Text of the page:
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Picks by Sullivan Bianco (SB).

Smooth Grooves: Jazzy Soul, Vols. 1-3
Rhino

"Just when you thought it was safe to wipe ..." The Butthole Surfers dictum well suits this three-disc slog through "please continue holding" music. Who sold the soul? Well, according to these notes, KJLH passed the "quiet storm" format in 1972 and it's continued to dangle from KUTE to our own inane KOIT. At the risk of sounding un-egalitarian (and stamping the right to feed ears mush), Jazzy Soul's three discs are extended and expensive demonstration albums, primers on how to squander and cool the sexual energy of Minnie Ripperton, Bill Withers, the Ohio Players and even (gulp!) Herb Alpert through idiomatic fusing a.k.a. "fusion"--they all sound like Toto, and even Toto can't benefit from the comparison. These are "jazz" smoothies! (SB)


Turner Bros.
Act 1
Luv N' Haight

The obvious antidote to the toothless Rhino series is this unbelievable compilation of the relatively unknown Turner Brothers Show Band. Remembered chiefly as an opening act for everyone from Otis Redding to the Chi-Lites, they give off a soul corona all their own. They didn't just bring their own groove to this CD, they brought a whole different weather pattern--as the first track, "Running in the Rain," attests. Exactly five seconds of pure crackling tape noise, a moment of Sun-Ra-ey freedom and the album soars into the astral funk plane. "Cause I Love You" is Funkadelic scrambling up (and jamming with) the innocence of the Jackson 5, and "The Sound of Taurus" is a concept-moog-ie-boogie-tone-poetic tune that still can't quit, 30 years later. (SB)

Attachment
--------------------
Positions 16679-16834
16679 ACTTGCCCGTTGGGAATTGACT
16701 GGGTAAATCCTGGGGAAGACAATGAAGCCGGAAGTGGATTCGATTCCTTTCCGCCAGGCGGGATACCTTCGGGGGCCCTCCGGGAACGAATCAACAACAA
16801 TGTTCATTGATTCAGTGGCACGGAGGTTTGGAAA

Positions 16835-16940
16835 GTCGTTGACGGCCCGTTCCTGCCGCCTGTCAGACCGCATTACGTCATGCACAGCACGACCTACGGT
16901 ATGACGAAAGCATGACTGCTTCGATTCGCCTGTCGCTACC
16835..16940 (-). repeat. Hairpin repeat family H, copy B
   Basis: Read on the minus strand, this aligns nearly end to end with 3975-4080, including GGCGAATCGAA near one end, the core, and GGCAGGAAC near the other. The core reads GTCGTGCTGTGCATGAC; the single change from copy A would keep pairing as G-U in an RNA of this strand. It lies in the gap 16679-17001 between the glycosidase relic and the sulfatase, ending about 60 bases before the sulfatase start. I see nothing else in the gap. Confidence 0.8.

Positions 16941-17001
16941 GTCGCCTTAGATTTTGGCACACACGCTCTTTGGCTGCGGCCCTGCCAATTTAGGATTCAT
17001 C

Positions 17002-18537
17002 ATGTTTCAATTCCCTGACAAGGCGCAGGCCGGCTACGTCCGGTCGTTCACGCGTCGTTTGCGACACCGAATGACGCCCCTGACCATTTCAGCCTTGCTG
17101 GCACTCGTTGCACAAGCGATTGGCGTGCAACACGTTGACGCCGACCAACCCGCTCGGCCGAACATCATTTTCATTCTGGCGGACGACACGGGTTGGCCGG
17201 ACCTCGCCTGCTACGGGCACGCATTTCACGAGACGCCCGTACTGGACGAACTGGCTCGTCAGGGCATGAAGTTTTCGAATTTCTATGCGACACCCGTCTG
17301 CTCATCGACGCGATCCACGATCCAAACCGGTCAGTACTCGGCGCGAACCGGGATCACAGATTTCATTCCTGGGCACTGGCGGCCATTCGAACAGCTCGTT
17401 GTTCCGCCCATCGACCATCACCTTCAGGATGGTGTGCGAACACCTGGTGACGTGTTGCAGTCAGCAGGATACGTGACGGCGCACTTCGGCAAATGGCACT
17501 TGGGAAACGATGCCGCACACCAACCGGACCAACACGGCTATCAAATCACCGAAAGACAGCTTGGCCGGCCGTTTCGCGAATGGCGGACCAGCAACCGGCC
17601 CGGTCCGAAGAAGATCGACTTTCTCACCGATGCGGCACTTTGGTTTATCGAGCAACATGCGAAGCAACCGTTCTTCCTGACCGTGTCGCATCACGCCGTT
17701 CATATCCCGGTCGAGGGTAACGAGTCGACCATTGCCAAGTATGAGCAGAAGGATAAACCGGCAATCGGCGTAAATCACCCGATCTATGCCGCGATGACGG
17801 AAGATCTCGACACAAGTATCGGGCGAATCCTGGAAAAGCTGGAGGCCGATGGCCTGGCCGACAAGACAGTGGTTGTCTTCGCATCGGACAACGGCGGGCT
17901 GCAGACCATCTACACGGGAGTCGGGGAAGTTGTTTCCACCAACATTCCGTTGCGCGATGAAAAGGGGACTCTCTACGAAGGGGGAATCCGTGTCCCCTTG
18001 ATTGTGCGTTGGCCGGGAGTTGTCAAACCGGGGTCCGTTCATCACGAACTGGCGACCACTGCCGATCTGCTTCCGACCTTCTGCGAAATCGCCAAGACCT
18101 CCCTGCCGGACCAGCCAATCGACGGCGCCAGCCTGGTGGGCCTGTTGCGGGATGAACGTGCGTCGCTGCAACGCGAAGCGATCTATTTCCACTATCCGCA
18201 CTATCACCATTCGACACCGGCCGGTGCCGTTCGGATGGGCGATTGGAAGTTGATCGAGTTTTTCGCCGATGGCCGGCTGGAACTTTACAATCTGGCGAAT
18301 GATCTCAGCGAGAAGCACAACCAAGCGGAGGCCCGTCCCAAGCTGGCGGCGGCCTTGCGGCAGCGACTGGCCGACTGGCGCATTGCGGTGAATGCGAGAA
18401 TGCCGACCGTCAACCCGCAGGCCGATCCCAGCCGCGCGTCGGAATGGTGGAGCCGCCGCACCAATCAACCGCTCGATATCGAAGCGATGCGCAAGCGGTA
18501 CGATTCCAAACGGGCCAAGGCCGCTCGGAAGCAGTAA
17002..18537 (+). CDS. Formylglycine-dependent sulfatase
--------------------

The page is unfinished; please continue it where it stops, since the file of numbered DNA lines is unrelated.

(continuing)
Sons and Daughters of Lite
Let the Sun Shine In
Luv N' Haight

Featuring album art commemorating their association with the Black Panthers, the SDL are basically a sizzling, radical (formally) local jazz band from the 1970s. Luv N' Haight, a sub-label of Ubiquity Records, gives props none too late. The title tune is unrecognizable from its Hair-y origin--thank God. This is by far the most intelligent cover version, ungummed by the co-opted hippiness, and there's more than a hint of a world beat in a lot of this volcanic funk album. Vocals are more used as rhythmic punctuation, the theory being that the mating of samba inflections and afro-logical group playing can enrich soul immensely. And if you like that theory, then check out the bad-ass practice. (SB)


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From the February 7, 2000 issue of the Metropolitan.

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